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Foreign military attaches inspect drugs, vehicles, laboratory accessories and chemicals on display at a football field for invited journalists and military personnel in Kawnghka, at Shan State on March 6, 2020.

YE AUNG THU/AFP/Getty Images

When Pascal Tanguay found traces of fentanyl in a small batch of heroin in Bangkok last fall, he was appalled but not surprised – he had suspected that the deadly synthetic opioid was causing overdoses all across Southeast Asia for months. When authorities in Myanmar found almost 3,800 litres of a particularly potent form of the drug during a raid in the spring, he was shaken.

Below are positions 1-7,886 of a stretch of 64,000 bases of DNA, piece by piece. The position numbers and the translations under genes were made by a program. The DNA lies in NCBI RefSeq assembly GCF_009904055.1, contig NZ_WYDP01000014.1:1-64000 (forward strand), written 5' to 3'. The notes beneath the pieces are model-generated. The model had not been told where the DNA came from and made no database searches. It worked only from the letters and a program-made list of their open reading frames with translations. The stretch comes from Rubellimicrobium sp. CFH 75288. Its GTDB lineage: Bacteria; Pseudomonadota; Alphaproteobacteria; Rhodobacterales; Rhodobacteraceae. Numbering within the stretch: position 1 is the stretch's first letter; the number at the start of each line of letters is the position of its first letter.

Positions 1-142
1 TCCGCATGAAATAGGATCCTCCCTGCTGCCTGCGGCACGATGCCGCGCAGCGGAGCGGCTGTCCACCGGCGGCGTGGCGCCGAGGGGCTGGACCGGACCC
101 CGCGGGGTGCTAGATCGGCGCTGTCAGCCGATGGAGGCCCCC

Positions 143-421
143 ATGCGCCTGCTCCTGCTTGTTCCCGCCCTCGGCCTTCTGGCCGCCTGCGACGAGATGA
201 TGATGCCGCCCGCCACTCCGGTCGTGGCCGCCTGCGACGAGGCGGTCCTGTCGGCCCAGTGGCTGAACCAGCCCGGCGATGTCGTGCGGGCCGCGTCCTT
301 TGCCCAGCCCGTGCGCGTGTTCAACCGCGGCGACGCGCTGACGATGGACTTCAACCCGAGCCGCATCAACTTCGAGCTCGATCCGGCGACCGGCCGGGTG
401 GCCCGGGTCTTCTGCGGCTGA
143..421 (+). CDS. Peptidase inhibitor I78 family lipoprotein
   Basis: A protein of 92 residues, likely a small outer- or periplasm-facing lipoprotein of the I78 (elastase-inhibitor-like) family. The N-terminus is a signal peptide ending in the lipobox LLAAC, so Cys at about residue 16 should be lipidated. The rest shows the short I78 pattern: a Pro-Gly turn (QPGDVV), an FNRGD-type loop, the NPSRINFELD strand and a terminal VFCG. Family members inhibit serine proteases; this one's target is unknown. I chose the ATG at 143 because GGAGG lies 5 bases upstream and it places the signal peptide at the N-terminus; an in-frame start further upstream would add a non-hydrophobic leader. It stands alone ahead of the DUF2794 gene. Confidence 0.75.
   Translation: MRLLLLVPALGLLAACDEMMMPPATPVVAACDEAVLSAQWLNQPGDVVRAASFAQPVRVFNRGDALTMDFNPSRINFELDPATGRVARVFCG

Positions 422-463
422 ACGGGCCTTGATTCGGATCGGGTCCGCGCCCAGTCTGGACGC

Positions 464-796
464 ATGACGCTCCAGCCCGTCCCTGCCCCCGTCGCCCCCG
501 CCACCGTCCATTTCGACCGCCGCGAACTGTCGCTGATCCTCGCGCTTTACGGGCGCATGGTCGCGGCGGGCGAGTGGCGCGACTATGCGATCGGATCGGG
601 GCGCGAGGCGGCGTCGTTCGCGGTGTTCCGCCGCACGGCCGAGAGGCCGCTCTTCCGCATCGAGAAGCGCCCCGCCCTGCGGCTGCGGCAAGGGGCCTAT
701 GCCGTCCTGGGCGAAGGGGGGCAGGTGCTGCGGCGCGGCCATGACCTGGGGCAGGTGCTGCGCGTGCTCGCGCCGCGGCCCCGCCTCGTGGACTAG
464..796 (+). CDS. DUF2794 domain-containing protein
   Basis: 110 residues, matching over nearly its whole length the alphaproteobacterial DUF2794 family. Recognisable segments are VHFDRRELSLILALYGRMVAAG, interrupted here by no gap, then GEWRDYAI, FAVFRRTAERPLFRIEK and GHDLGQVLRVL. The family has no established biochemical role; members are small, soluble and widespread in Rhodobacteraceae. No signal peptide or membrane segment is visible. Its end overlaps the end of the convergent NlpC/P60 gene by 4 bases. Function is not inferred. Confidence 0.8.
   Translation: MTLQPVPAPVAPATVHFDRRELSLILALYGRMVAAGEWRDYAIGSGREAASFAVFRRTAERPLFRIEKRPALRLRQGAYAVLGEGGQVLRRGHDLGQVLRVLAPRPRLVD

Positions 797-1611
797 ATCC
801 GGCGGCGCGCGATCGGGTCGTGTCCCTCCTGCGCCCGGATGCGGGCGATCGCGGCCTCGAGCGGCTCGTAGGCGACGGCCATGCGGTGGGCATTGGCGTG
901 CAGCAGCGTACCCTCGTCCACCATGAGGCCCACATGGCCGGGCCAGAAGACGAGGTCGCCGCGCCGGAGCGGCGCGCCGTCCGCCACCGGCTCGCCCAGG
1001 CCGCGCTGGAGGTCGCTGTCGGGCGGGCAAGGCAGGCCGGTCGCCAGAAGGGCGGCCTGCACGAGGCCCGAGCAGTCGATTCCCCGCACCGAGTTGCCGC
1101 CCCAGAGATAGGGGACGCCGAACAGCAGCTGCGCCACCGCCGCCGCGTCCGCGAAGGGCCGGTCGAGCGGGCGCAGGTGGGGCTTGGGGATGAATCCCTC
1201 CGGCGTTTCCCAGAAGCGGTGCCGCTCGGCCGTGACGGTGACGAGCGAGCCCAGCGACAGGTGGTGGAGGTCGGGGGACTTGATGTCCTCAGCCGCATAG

The bust marked the first time fentanyl production had been discovered in Asia’s Golden Triangle and confirmed the worst fears of activists and experts: The powerful drug was already in the region and, if left unchecked, could spread to countries wholly unprepared for it.

“It’s not really a question of if there is going to be an Asian opioid crisis. It’s not even a question of when any more. It’s clearly here,” said Mr. Tanguay, who was born in Laval, Que., and has worked in the harm-reduction sector in Thailand for 16 years. His discovery of the drug in Bangkok came after a friend overdosed on fentanyl-laced heroin during a community meeting.

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Amid an opioid crisis that has changed how many people in Canada think about drug policy, Mr. Tanguay and other Canadian experts are trying to help Thailand and other countries in the region get ready for an epidemic. It will require governments to change their approaches – and look to places such as Canada for lessons.